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Friday, May 11, 2001

"Merck Grant Funds Gehnrich Crab Research"  

SALISBURY, MD---It’s the end of September, and every relative you know is descending on your backyard for the annual family reunion.  The hue and cry of the crowd is for that great Eastern Shore delicacy, the blue crab.  They want soft crab sandwiches, steamed hard crabs—crabs any way you can eat them.  But it’s the end of the crab season, and six dozen of them would be a major financial investment, if you could still find them. 

This scenario could change in the future, however, thanks to the research of Dr. Stephen Gehnrich at the Richard A. Henson School of Science and Technology, Salisbury University, Salisbury, MD. 

Gehnrich is studying the process by which the soft-shelled blue crab hardens its shell, specifically to identify the role of carbonic anhydrase, an important enzyme in the mineralization process. 

The crab’s molt cycle is an amazing creation of nature that has been observed by man for centuries but has never been understood.  The process of combining calcium carbonate, protein and chitin to gradually harden the new shell is a part of the ongoing growth process. As the crab gets ready to molt, it is at the same time preparing another shell underneath the hard one.  Just before it molts, losing the hard shell, it draws the calcium out of the old shell and stores some of it for hardening the new shell.  Each time the crab molts, it grows another inch, until it reaches maturity. It’s in this last molting stage that Gehnrich’s research could have the greatest effect. 

What could this research mean to the seafood industry?  An understanding of the biochemistry of the hardening process may one day enable us to inhibit the calcification of the shell so that we can keep soft crabs alive and unable to harden while being shipped around the world.  The seafood industry would be revolutionized with broadened international markets as the shelf life of the crabs is extended.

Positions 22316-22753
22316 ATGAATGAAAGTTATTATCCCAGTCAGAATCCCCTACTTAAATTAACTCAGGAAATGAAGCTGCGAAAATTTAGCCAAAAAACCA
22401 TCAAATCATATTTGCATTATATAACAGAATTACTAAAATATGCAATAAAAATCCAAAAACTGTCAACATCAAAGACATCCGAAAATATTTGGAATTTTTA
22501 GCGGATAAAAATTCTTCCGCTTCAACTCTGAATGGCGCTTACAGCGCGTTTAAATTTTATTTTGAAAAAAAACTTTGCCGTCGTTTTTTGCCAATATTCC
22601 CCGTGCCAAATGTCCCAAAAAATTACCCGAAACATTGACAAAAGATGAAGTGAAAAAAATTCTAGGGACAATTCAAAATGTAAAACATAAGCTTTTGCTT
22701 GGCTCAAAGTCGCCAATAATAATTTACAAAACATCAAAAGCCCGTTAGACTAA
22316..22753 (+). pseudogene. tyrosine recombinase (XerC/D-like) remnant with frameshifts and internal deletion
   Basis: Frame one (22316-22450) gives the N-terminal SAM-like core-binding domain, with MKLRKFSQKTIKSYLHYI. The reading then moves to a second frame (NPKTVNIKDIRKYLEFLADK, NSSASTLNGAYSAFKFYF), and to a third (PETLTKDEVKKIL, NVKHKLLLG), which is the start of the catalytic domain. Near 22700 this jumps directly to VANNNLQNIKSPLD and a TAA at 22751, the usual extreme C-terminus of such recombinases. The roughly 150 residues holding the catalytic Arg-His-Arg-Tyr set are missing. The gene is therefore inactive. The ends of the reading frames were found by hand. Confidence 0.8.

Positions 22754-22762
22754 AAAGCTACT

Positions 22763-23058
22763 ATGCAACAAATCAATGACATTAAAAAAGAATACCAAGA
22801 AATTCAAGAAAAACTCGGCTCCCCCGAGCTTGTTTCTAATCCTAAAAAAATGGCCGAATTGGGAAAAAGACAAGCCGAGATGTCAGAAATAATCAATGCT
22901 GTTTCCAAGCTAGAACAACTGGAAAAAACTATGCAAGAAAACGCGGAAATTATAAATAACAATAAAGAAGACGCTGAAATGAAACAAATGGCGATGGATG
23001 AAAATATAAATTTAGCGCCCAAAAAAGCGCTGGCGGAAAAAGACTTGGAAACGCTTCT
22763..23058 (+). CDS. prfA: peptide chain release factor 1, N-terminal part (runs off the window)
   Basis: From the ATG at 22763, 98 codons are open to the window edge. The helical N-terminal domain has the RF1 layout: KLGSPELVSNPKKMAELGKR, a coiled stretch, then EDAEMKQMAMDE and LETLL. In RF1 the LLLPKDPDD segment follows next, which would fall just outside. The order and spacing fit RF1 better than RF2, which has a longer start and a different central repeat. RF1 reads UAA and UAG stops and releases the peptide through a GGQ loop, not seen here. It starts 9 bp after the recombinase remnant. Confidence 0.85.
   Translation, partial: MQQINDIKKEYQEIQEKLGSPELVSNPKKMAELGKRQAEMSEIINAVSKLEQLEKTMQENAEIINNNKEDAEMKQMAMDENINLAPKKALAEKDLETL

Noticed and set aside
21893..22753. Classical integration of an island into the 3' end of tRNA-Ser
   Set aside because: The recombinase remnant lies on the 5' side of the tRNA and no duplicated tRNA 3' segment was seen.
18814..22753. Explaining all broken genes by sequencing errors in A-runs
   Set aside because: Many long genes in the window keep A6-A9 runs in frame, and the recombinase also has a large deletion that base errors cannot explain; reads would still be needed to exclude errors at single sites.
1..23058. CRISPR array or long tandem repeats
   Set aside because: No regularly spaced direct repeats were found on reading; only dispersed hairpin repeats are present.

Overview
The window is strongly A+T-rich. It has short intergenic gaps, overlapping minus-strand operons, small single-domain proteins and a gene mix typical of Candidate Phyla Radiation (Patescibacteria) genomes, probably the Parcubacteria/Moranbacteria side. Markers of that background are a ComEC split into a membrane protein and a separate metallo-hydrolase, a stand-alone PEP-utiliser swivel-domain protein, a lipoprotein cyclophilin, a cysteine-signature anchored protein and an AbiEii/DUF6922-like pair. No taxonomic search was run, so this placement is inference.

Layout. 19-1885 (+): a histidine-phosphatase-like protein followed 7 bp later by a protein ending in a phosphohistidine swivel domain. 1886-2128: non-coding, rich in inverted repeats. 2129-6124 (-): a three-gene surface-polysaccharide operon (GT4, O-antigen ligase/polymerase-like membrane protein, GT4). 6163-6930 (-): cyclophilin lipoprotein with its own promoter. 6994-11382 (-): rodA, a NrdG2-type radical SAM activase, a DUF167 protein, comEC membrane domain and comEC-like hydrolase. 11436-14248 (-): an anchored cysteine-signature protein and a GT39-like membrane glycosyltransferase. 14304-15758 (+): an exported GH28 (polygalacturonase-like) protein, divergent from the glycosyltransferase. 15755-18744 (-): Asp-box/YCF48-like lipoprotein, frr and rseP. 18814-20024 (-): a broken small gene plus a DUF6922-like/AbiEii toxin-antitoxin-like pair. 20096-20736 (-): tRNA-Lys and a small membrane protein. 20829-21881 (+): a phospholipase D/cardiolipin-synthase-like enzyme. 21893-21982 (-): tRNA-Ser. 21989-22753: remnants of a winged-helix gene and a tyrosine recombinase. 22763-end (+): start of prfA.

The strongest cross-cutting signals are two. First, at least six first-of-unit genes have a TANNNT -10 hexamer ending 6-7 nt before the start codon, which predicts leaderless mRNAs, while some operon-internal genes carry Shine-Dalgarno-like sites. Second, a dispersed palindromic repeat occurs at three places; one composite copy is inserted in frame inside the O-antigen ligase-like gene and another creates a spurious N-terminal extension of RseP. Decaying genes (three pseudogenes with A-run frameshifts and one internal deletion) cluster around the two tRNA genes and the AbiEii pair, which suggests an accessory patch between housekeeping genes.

The economics of supply-and-demand could be affected, as well.  The availability of soft or hard crabs could be controlled by delaying their hardening in tanks, and then stimulating them to harden when demand warrants. 

It may even be possible in the future to extend the mating season of these soft shell crabs and increase the supply.  When the crab reaches maturity, the female typically does not mate again after she sheds her last hard shell.  By delaying the last molting, she may be more productive.  

Those dreams become closer to reality as Gehnrich studies the enzyme’s molecular structure, learning more about the gene that makes it.  He began his study of shore crabs off the coast of Maine in 1999, but, since molting blue crabs are not found there, he continued his research on the Eastern Shore of Maryland.

His research at Salisbury University is made possible by a three-year grant of $20,000 each year , a joint effort of Merck Pharmaceuticals and The American Association for the Advancement of Science.  This is one of ten different grants Merck makes available each year to undergraduate studies. 

A grant from the Maryland Sea Grant College provided for the purchase of a thermal cycler, a machine that creates a chain reaction that makes millions of copies of the small pieces of blue crab DNA that Gehnrich wants to study.  This will make it possible for him to identify the DNA sequence of the carbonic anhydrase gene that causes the crab’s shell to harden.

At Salisbury State University some 6,400 students in 30 undergraduate and eight graduate programs pursue liberal arts and professional degrees. Located on the Eastern Shore of Maryland 30 miles from the Atlantic Ocean and 20 miles from the Chesapeake Bay, Salisbury is 2 ½ hours from Baltimore, Washington, D.C., Norfolk, VA, and Wilmington, DE. Princeton Review ranks SSU as on the top universities in the nation.


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